The best hotels always tell a good story, which explains why the new 43-room Xenodocheio Milos, in Athens, has become so popular.

Located on the edge of the city’s stylish and leafy Kolonaki district, this delicious new address is the result of an odyssey that began in 1966, when a penniless young Greek named Costas Spiliadis, from the port of Patras, moved to New York City to study criminology at New York University.

Spiliadis lived in a tiny room on 14th Street, where he subsisted on 15-cent-a-pound chicken necks and hot dogs hidden under a thatch of sauerkraut. The latter were sourced from a cart in Times Square that was manned by one of his Greek classmates.

Costas Spiliadis’s success story began in 1966, when he moved from the port of Patras to New York City to study criminology.

Spiliadis liked to eat, but he was also a proud, poetry-loving man with a deep interest in the politics of his homeland. At the time, it was controlled by a military junta that he despised.

He continued his studies in Maryland without completing his degree, but was worried about getting his visa and passport renewed after participating in political demonstrations against the junta. So Spiliadis moved to Montreal, because he knew it had a vibrant Greek community.

There, he completed his B.A., dabbled in acting, ran a Greek radio station, and finally opened his first restaurant, Estiatorio Milos, in 1979. The name nods to an island in the Aegean Sea and also a Greek word meaning “one who is a lover of glory.” He was out, he explained to the New York Times, “to prove that Greek cuisine and culture were not as bad as everyone thought.”

Guest rooms at Xenodocheio Milos, in Athens, are tranquil but far from bland, thanks to modern, Greek-designed furnishings.

A relentless perfectionist, Spiliadis focused on serving the freshest seafood he could find, cooked with the utmost simplicity. After his Montreal restaurant became a success, he set his sights on New York. He opened his Midtown flagship in 1997, wowing Manhattan with a magnificent selection of fish artfully displayed on crushed ice.

Reviewing the restaurant, editor, writer, and then New York Times food critic Ruth Reichl put her finger on the pith of Spiliadis’s culinary accomplishment. “In this age of sushi and simplicity, the owner, Costas Spiliadis, has had a wonderful inspiration: Why not market innocence to an upscale audience?” she wrote. “The result is one of the most appealing new restaurants in midtown—and the perfect place to bring a crowd.” Reichl awarded the restaurant two stars, and today there are branches of Estiatorio Milos in Athens, Montreal, New York (both the original, in Midtown, and a Hudson Yards location), Las Vegas, Los Cabos, Miami, and London, with new outposts coming soon in Dubai and Palm Beach.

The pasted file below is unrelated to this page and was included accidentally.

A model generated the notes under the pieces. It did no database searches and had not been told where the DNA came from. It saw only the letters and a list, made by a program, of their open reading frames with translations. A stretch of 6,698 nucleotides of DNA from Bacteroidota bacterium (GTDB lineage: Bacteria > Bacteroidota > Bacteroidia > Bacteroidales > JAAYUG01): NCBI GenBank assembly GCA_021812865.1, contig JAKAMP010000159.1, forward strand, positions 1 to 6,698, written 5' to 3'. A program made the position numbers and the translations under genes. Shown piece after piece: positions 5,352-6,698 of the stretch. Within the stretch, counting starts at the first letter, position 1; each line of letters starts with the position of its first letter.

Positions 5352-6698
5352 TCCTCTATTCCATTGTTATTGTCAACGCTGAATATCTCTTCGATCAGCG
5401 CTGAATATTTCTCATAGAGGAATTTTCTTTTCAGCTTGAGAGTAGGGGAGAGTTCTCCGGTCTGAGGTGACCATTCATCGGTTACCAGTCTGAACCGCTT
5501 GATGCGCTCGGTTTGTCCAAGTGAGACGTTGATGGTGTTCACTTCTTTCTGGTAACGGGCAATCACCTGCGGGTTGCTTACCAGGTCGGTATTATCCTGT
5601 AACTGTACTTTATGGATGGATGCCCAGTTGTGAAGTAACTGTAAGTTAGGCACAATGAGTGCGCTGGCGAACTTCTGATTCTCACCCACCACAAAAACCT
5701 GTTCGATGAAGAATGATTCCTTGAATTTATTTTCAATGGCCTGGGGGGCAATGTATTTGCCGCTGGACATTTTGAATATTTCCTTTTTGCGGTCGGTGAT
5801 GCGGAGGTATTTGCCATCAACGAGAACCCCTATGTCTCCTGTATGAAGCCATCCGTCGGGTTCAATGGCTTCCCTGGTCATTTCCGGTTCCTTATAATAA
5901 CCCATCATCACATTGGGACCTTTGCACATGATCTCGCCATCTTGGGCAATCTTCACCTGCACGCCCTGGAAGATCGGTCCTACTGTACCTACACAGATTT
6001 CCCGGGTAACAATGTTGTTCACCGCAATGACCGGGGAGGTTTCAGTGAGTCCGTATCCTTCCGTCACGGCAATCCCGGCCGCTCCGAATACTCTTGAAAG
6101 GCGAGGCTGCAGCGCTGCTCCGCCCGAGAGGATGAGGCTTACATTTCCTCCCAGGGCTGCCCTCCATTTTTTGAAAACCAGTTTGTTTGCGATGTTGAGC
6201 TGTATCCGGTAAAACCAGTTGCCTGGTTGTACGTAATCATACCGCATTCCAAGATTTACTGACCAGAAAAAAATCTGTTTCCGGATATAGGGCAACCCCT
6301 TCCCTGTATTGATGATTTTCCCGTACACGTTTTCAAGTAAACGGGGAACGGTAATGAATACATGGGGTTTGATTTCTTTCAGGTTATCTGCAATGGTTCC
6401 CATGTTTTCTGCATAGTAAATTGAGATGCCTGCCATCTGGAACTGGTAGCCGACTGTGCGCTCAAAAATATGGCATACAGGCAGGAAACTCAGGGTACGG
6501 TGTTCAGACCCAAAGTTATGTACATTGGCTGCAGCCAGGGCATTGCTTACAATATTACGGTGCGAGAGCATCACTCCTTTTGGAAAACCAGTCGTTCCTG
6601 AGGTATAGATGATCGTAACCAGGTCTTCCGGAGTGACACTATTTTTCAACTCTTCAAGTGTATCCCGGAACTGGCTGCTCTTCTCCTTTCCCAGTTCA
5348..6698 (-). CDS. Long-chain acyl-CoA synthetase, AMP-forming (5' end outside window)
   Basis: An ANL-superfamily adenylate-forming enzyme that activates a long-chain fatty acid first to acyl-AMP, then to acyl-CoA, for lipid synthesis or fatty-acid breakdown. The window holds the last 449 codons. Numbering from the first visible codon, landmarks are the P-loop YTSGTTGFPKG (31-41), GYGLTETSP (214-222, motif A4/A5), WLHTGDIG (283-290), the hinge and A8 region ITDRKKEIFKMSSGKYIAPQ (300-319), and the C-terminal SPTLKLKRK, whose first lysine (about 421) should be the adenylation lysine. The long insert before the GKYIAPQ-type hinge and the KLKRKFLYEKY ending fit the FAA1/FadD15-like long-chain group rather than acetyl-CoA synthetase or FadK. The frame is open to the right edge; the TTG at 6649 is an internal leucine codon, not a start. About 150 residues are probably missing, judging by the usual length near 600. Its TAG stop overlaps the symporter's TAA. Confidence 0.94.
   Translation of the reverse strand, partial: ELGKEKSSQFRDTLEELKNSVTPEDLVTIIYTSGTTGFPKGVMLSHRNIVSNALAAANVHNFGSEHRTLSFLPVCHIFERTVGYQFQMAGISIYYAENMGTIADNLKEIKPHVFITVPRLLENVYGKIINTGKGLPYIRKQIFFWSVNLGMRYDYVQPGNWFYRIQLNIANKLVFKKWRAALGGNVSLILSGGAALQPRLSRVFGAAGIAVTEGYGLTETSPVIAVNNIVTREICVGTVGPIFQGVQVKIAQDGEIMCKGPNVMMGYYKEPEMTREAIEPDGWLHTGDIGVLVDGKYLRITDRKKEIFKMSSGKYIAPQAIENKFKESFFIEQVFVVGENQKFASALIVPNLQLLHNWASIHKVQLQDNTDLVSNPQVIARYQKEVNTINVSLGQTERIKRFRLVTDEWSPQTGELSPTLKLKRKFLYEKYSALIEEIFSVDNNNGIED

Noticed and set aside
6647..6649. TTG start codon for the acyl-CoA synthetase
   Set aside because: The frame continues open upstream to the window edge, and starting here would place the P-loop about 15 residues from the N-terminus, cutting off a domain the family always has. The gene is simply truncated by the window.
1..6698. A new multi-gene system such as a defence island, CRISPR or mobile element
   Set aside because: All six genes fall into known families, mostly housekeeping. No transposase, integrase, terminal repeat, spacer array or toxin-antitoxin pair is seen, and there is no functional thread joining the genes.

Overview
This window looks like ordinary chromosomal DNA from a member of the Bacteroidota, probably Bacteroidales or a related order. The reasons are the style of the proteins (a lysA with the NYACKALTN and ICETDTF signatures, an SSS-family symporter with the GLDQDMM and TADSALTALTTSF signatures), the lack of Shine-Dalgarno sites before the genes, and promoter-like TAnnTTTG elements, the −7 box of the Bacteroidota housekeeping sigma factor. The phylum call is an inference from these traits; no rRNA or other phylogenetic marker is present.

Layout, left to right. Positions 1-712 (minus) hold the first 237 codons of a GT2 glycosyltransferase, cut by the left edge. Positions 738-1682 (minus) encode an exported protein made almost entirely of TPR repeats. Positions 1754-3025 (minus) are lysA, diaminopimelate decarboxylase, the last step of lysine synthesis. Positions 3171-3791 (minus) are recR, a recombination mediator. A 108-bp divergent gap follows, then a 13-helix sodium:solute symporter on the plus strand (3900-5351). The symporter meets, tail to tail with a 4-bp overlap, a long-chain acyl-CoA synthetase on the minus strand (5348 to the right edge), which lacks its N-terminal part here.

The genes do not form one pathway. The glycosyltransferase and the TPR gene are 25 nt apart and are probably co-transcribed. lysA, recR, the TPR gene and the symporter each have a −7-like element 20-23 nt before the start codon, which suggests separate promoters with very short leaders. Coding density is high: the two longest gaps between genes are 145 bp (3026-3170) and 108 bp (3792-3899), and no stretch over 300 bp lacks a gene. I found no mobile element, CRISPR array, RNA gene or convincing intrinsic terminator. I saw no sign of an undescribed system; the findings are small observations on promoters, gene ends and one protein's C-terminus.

Now with the new Athens hotel and its Milos restaurant, Spiliadis brings the Greek gastronomic grail he has refined for more than 43 years back to his homeland.

Spiliadis liked to eat, but he was also a proud, poetry-loving man with a deep interest in the politics of his homeland.

The exquisite seafood is served in a soaring all-white dining room with huge columns, a winding staircase, and a striking sculpture by Greek artist Dimitris Fortsas. The sculpture, which is suspended from the ceiling, is a delicate net-like piece in homage to the fishermen who supply the restaurant. The food is thrillingly fresh, because so much of it was swimming or crawling in the Aegean Sea only a few hours earlier.

In fact, all of the produce here, including the grassy, green olive oil from Costas’s sister’s farm, the juicy tomatoes, the tangy yogurt, and the amber honey still in its wax comb, communicate the beauty of simplicity in the same eternal way the Parthenon does. The cooking at Milos Athens might even be described as the apotheosis of the Mediterranean diet.

The spa provides a full slate of treatments; some suites even have private hot tubs.

The hotel itself occupies two neoclassical buildings. Rooms at Xenodocheio Milos display décor of a certain alluring and eternal Cycladic minimalism, including Greek-style furnishings, pendant lights, and marble-faced baths, warmed by wooden floors, oatmeal-colored curtains, and Scandi-meets-the-Med accent pieces.

Fourth- and fifth-floor suites have terraces overlooking the historic Old Parliament House and Lycabettus Hill; one of them has a private hot tub. The hotel also has a wellness suite, offering treatments with Elemis products and a state-of-the-art gym that is open continuously.

Ultimately, perhaps the distinctive serenity of this hotel derives from what Costas Spiliadis has learned like countless other questing men and women before him. In the end, there’s no place like home—and especially the kitchen.

Rates at Xendocheio Milos begin at $250 per night; more information is available at

Alexander Lobrano is a Writer at Large for AIR MAIL. His latest book, the gastronomic coming-of-age story My Place at the Table: A Recipe for a Delicious Life in Paris, is out now